, 3 min read

Performance Comparison of Lemire Website: WordPress vs. Simplified Saaze

In the previous post Example Theme for Simplified Saaze: Lemire I demonstrated the transition from a website using WordPress to Simplified Saaze. This very blog also uses Simplified Saaze. This post shows how much better performance-wise this transition was. The comparison is therefore between:

  1. Original: WordPress version, lemire.me
  2. Modified: Simplified Saaze version of Lemire

The original website is hosted by SiteGround and Cloudflare. It uses WordPress.

1. Comparison. For the comparison I use the website tools.pingdom.com, which provides various metrics to evaluate the performance of a website:

  1. Page size
  2. Number of requests
  3. Load time
  4. Concrete tips to improve performance
  5. Waterfall diagram of requests
  6. Breakdown of content types

All tests in Pingdom were conducted for Europe/Frankfurt, as I host all stuff on below machine in my living room not far from Frankfurt.

The post in question is Fast integer compression with Stream VByte on ARM Neon processors. The version using Simplified Saaze is here. This post has no comments, therefore the WordPress site has no disadvantage against the Simplified Saaze powered site. This post contains C code shown in syntax-highlighted form.

The results are thus:

Original (WordPress) Modified (Simplified Saaze)

The results for the original website, based on WordPress, are indeed worse on every dimension: page size, load time, number of requests. In comparison to the modified version using Simplified Saaze the ratio is roughly:

  1. Page size is more than 4:1
  2. Load time is almost 3:1
  3. Number of requests is 4:1

So Simplified Saaze is better in all dimensions by a factor. This is particularly striking as the Simplified Saaze version is entirely self-hosted, i.e., upload to the internet is limited to 50 MBit/s!

The recommendations for the original website are therefore not overly surprising:

The missing compression is clearly an oversight on the web-server part.

The breakdown of the content type for the original website is:

I uploaded the Simplified Saaze version to Netlify, which provides CDN functionality. I measured again the WordPress post requested from San Francisco, and the Simplified Saaze version from San Francisco. The measurements are pretty similar to the Frankfurt results.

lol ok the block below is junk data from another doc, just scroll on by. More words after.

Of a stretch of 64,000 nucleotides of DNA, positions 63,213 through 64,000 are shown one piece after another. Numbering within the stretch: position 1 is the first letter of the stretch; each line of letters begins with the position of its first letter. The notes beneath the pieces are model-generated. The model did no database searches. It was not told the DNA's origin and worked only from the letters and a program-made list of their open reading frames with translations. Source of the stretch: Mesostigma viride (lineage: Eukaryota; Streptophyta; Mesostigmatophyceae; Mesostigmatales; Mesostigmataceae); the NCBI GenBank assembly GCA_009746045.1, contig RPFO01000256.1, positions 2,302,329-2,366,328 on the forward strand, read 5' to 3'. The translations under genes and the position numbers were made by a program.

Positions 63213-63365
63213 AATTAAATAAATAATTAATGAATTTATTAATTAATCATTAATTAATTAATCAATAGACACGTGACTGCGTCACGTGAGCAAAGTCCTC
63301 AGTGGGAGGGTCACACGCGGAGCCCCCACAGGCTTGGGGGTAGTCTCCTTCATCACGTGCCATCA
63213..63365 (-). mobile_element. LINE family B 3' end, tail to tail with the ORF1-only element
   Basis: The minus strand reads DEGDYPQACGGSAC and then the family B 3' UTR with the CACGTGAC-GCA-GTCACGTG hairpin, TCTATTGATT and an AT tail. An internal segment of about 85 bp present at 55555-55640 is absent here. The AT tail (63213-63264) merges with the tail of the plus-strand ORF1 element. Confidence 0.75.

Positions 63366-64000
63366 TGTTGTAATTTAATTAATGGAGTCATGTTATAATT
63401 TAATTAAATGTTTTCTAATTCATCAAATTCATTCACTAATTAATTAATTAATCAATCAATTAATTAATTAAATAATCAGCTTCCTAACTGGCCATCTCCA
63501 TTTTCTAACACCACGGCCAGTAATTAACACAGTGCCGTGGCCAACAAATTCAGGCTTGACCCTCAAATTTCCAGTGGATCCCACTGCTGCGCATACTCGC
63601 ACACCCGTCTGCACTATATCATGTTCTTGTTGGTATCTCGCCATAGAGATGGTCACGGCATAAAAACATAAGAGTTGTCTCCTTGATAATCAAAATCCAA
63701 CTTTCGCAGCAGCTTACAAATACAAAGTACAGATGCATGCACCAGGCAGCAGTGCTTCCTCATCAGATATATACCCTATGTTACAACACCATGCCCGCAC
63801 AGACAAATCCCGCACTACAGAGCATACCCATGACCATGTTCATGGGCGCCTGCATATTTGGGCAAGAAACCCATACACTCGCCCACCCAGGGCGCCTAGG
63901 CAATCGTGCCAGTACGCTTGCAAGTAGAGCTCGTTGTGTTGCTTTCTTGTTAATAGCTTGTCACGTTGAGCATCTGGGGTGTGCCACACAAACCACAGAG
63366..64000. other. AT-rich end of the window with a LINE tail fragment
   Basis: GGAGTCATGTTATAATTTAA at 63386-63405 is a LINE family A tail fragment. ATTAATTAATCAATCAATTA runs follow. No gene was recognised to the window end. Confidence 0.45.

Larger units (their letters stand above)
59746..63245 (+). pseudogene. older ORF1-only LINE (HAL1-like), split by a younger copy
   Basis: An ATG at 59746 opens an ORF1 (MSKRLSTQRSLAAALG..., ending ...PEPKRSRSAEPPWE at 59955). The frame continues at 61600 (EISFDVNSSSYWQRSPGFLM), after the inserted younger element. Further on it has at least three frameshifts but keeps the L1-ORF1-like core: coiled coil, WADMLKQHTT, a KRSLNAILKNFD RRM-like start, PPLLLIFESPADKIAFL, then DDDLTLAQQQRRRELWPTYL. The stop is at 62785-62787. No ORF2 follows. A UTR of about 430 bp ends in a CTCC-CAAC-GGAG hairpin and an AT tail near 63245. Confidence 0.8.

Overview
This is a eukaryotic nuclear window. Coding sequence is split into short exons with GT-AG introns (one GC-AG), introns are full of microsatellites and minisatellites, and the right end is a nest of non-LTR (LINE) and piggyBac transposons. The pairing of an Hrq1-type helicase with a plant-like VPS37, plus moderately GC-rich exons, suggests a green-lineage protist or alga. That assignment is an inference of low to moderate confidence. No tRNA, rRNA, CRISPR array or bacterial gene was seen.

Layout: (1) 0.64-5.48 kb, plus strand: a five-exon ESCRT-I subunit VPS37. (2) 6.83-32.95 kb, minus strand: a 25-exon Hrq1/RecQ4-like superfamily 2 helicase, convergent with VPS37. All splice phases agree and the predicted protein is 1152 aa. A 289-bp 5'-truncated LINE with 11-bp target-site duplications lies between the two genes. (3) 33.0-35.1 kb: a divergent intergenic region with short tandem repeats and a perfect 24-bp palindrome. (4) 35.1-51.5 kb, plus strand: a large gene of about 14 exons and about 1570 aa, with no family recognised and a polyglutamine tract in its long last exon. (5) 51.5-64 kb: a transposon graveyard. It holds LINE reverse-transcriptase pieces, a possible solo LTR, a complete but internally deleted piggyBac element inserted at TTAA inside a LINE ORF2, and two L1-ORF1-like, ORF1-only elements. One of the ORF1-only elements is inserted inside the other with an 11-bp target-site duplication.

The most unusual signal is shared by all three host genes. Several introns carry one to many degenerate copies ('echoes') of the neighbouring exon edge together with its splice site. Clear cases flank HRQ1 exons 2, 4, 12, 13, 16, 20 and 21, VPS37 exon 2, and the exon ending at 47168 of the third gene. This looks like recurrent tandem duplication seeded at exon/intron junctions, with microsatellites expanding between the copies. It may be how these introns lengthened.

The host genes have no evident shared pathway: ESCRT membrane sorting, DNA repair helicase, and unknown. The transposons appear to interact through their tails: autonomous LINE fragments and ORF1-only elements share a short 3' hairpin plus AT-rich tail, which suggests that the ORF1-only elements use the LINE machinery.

Original (WordPress) San Francisco Modified (Simplified Saaze) San Francisco

2. Modified website. The breakdown of the modified site, based on Simplified Saaze, is as below.

Actual loading of the modified site will roughly follow below waterfall diagram. This waterfall diagram shows that a major part of the loading time is spent in syntax highlighting (prism.js) and searching (pagefind). The fonts from Google load in record time.

3. Security considerations. Prof. Lemire's blog had been the target of a hack in 2008: My blog got hacked. Using a static site this attack could probably have been prevented, assuming HashOver is not affected.

End of 2008 problems still persisted: Need help protecting my blog.

A site using Markdown files as input is easy to backup. This is way easier to backup than a database backup. Just think about any schema changes in the databases during version upgrades. See Simplified Saaze:

Simplified Saaze works with ordinay files in your filesystem. No database required. This means less setup and maintenance, better security and more speed.

Storing your Markdown files in Git is one option.

4. Caching content. Prof. Lemire reported caching problems:

I estimate that I get somewhere between 30,000 and 50,000 unique visitors a month. Despite my efforts, my blog keeps on failing under the load. It becomes unavailable for hours.

These caching problems would go away with a static site. Obviously. The static site would handle the "Slashdot effect" quite effectively.